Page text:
One of the most important learning skills you can help your child to develop – along with the school – is to become an independent learner. Children who are more independent learners tend to have more self-confidence and have a greater sense that they are in control of their learning. Encouraging independent learning can happen from a young age.
There are a few simple steps you can take to help your child become more independent learners:
- Encourage them to get the work done by themselves but if they are struggling, it may help them to point out how you would do it. However please do not give the answer to them, rather try asking questions, like …
- Why do you think this is important?
- Where can you find some answers?
- How will you know if your learning/working was successful?
These open questions will allow your child to take the initiative to move forward with an idea.
- Negotiate a time limit on how long they think it will take them to finish the activity, it will help them stay focused on their work. Perhaps even set a timer on your phone and encourage them to ‘race’ the clock. The time limit should be reasonable so that children can complete the activity with neat writing or drawing.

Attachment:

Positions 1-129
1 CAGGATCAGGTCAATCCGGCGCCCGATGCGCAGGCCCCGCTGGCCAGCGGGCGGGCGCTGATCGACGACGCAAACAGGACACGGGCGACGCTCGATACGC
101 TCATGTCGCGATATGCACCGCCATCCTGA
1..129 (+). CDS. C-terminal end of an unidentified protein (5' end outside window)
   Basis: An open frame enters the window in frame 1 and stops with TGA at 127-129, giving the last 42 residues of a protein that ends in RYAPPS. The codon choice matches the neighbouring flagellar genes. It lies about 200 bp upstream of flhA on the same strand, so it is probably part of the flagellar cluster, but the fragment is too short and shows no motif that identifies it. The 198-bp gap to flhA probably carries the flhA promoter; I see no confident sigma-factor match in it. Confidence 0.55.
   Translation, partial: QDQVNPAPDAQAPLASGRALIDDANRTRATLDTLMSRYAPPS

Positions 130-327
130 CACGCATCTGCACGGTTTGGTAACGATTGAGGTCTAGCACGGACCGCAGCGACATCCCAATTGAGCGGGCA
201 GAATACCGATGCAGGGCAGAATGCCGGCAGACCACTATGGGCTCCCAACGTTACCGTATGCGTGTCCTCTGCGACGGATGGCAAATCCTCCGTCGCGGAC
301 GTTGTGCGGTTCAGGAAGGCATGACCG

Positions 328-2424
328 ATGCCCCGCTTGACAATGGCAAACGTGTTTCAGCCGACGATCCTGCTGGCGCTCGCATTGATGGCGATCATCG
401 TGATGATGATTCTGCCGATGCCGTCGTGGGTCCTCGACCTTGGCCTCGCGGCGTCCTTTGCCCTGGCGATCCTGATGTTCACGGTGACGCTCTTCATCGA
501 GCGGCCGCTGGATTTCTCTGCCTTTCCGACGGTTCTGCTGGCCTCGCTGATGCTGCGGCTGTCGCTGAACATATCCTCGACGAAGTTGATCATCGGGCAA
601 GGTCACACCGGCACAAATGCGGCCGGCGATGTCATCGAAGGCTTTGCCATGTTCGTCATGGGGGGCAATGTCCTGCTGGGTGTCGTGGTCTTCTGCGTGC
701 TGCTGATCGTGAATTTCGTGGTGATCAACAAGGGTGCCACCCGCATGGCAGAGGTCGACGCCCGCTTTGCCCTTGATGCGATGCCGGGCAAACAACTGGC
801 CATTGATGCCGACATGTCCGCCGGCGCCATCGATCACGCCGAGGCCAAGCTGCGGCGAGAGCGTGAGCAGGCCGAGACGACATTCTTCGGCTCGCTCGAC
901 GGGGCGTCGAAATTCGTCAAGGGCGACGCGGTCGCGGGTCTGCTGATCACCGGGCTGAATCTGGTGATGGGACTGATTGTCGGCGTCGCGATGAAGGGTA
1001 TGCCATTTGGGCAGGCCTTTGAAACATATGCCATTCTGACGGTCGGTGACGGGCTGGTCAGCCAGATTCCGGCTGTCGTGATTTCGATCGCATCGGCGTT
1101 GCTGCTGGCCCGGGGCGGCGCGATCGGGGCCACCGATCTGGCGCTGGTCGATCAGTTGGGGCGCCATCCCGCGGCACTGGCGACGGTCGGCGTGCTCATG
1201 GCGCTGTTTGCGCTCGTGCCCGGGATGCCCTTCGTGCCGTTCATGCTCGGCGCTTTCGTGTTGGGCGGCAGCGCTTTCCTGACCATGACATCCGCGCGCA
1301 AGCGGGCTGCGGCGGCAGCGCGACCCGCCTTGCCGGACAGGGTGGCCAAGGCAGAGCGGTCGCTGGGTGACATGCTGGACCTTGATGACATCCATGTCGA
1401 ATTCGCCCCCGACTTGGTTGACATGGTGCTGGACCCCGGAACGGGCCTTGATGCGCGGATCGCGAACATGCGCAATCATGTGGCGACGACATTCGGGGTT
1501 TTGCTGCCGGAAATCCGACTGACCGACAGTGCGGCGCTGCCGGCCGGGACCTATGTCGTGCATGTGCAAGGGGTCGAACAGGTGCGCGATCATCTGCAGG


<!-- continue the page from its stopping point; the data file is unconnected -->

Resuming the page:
- Help your child to start their homework or any activity they would like to complete and then move to sit nearby but not with them while they finished. It can give them the comfort of you being there but encourage them to complete the work by themselves. Over time you can put more distance between you until they are able to work alone.
- Set aside time after your child has finished their task or the activity to spend some time alone and focused on them. You could play a game together or read a story. It’s a good reward for having finished their work by themselves.
- Most importantly, be firm. If your child won’t try to work independently or is fussing over something that they can do quite easily when you are there, let them know that you have confidence in their ability to do it by themselves, however you won’t help them unless they really need it. It can be hard to say ‘no’, but it is worth it to see them become more confident and self-assured as learners and people.